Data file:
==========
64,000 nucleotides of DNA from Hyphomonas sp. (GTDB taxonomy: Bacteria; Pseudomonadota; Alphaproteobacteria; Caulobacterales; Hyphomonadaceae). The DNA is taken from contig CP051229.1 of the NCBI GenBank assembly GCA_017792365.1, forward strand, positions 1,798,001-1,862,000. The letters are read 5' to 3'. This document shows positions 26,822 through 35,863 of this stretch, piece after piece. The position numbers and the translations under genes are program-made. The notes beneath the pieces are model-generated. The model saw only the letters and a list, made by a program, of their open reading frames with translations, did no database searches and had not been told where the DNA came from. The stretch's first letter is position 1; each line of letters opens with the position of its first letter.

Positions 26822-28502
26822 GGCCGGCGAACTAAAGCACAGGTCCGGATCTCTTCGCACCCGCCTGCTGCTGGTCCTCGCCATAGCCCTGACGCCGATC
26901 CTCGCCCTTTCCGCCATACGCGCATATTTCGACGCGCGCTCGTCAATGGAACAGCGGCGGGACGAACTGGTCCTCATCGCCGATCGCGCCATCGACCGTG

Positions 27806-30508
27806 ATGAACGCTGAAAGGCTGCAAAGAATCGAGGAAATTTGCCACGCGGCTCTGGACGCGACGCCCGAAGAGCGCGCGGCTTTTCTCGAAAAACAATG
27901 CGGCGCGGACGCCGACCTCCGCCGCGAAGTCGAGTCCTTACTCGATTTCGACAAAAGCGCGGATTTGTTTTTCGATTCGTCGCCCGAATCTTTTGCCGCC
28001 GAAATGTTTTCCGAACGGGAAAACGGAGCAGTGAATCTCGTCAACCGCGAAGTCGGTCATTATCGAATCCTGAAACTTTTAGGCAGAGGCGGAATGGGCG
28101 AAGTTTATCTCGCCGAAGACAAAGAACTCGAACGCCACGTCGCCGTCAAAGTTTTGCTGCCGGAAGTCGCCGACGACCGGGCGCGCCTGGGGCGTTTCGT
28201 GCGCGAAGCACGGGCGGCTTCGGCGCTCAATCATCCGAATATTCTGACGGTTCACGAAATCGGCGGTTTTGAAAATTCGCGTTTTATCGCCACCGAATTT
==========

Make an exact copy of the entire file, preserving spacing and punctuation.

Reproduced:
64,000 nucleotides of DNA from Hyphomonas sp. (GTDB taxonomy: Bacteria; Pseudomonadota; Alphaproteobacteria; Caulobacterales; Hyphomonadaceae). The DNA is taken from contig CP051229.1 of the NCBI GenBank assembly GCA_017792365.1, forward strand, positions 1,798,001-1,862,000. The letters are read 5' to 3'. This document shows positions 26,822 through 35,863 of this stretch, piece after piece. The position numbers and the translations under genes are program-made. The notes beneath the pieces are model-generated. The model saw only the letters and a list, made by a program, of their open reading frames with translations, did no database searches and had not been told where the DNA came from. The stretch's first letter is position 1; each line of letters opens with the position of its first letter.

Positions 26822-28502
26822 GGCCGGCGAACTAAAGCACAGGTCCGGATCTCTTCGCACCCGCCTGCTGCTGGTCCTCGCCATAGCCCTGACGCCGATC
26901 CTCGCCCTTTCCGCCATACGCGCATATTTCGACGCGCGCTCGTCAATGGAACAGCGGCGGGACGAACTGGTCCTCATCGCCGATCGCGCCATCGACCGTG

Positions 27806-30508
27806 ATGAACGCTGAAAGGCTGCAAAGAATCGAGGAAATTTGCCACGCGGCTCTGGACGCGACGCCCGAAGAGCGCGCGGCTTTTCTCGAAAAACAATG
27901 CGGCGCGGACGCCGACCTCCGCCGCGAAGTCGAGTCCTTACTCGATTTCGACAAAAGCGCGGATTTGTTTTTCGATTCGTCGCCCGAATCTTTTGCCGCC
28001 GAAATGTTTTCCGAACGGGAAAACGGAGCAGTGAATCTCGTCAACCGCGAAGTCGGTCATTATCGAATCCTGAAACTTTTAGGCAGAGGCGGAATGGGCG
28101 AAGTTTATCTCGCCGAAGACAAAGAACTCGAACGCCACGTCGCCGTCAAAGTTTTGCTGCCGGAAGTCGCCGACGACCGGGCGCGCCTGGGGCGTTTCGT
28201 GCGCGAAGCACGGGCGGCTTCGGCGCTCAATCATCCGAATATTCTGACGGTTCACGAAATCGGCGGTTTTGAAAATTCGCGTTTTATCGCCACCGAATTT